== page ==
Tailbone Pain and Subsequent Pregnancy
Many women with current or previous tailbone pain are concerned about whether subsequent pregnancies will cause their pain to worsen or to return. This is a valid concern, since we know that tailbone pain can indeed be worsened both by pregnancy and by giving birth.
Timing Related to Future Pregnancy
One important approach for a woman with coccyx pain is to treat the condition as thoroughly as possible BEFORE a subsequent pregnancy. This is important because many of the treatments will no longer be available to a woman while she is pregnant. For example, pregnant women are often advised to avoid using nonsteroidal antiinflammatory drugs (NSAIDs) such as ibuprofen. Pregnant women should generally avoid getting x-rays or CT scans of the pelvic region, due to harmful radiation exposure to the developing fetus. Similarly, pregnant women should generally avoid injections at the tailbone or other pelvic regions during the pregnancy. Thus, pregnant women are limited from some of the standard testing and treatment for tailbone pain. This makes it important for women to optimize their tailbone testing and treatment before any subsequent pregnancy.
Vaginal Birth versus Cesarean Section (C-Section)
Pregnant women who have a history of previous or current tailbone symptoms should tell this to their medical birth team (obstetrician or midwife). Ideally, this conversation should take place well in advance of labor and delivery, so that the expectant mother and her team can have time to consider and plan for the delivery in advance. I have seen many women with tailbone pain who go on to deliver vaginally without difficulty. Unfortunately, many other women who have attempted to do so have suffered a significant worsening of their pain. So, there is no single answer or approach that is best for every individual patient.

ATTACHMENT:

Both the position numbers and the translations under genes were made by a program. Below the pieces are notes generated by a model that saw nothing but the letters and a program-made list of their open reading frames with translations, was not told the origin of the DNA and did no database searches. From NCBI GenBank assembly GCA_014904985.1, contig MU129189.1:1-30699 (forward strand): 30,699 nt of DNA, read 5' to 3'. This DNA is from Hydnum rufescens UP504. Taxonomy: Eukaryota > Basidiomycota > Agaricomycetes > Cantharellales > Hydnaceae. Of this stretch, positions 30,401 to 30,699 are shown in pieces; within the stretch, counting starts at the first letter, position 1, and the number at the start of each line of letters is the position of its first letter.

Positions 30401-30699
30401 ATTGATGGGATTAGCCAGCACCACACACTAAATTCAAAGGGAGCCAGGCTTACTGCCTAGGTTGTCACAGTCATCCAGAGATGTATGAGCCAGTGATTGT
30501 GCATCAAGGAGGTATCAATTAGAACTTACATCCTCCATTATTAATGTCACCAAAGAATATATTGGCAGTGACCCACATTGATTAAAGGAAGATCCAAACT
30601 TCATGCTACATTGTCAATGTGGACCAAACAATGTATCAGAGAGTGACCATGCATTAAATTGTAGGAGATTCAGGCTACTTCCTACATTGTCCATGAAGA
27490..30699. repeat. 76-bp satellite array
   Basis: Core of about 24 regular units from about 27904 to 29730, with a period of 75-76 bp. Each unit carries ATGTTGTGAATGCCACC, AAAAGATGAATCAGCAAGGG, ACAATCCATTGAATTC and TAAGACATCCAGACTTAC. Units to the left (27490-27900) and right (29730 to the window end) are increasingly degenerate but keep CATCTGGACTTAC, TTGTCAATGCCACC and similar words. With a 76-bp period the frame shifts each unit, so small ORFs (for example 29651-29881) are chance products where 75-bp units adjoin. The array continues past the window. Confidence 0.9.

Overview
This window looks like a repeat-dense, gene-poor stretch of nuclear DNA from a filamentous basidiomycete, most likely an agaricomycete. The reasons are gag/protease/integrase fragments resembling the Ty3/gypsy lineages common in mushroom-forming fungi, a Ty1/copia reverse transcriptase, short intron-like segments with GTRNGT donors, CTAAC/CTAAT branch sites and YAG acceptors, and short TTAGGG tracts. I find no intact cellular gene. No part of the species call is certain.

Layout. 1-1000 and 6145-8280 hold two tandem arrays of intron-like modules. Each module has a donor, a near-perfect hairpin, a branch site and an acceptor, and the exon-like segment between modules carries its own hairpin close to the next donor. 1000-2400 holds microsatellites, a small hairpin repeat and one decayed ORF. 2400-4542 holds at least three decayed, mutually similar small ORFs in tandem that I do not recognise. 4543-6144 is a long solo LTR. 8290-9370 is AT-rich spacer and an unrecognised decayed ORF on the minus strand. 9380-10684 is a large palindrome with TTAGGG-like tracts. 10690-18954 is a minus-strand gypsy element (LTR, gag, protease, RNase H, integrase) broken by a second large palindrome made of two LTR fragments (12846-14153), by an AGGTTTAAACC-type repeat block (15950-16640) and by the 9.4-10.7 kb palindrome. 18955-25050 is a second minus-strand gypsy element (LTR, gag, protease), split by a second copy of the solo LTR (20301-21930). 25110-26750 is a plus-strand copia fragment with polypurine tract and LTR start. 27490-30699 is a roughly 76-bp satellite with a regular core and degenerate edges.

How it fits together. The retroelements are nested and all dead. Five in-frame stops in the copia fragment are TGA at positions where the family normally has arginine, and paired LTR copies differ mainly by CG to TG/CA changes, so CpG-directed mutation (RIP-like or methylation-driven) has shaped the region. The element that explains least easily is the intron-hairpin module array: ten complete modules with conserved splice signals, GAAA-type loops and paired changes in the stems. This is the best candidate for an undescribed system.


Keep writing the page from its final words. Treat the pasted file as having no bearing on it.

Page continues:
Some of this may depend upon factors such as the specific anatomic location of the tailbone in an individual patient. For example, a tailbone that is in a position of abrupt forward flexion (angled forward into the pelvis) may cause obstruction of the birth canal, raising the reasonable consideration for a delivery by cesarean section (instead of through the obstructed birth canal). Alternatively, a woman with a bone spur projecting backward from the lower tip of the coccyx would have no obstruction of the birth canal and might be more capable of delivering the baby vaginally. Instead of cesarean section, perhaps this woman just needs better use of padding or cushioning so that she is not leaning backward onto the bone spur. Or she may need to change her position so that she does not spend labor and delivery leaning backward on a medical bed or table. Instead, she and her birth team may wish to consider having her deliver the baby in a squatting position.
Already Pregnant and Having Tailbone Pain
If a woman is already pregnant and already experiencing tailbone pain, this is a challenging situation. The pregnant woman will typically spend more time sitting and sitting leaning back, which tends to worsen tailbone pain. Also, the woman and her birth team need to discuss and plan for the eventual childbirth, including considering vaginal delivery versus C-section. Plans should also be made for evaluating and treating the tailbone pain after the baby is delivered.
Sadly, the otherwise joyous occasion of a new baby can instead be a time of pain and suffering for a mother whose tailbone pain is not adequately addressed. So, even though there are many limitation to the testing and treatment available during the pregnancy, plans should be made to move forward with such medical care once the pregnancy is over. Parents’ time and energy after delivery are understandably focused on the newborn, so having the mother’s tailbone treatment plan in place before that can be extremely helpful. Also, having a plan in place can provide some level of reassurance to the pregnant woman who is suffering with tailbone pain.
Patrick Foye, M.D., is Director of the Tailbone Pain Center at Rutgers New Jersey Medical School. For more information or to contact Dr Foye please visit his website located at www.TailboneDoctor.com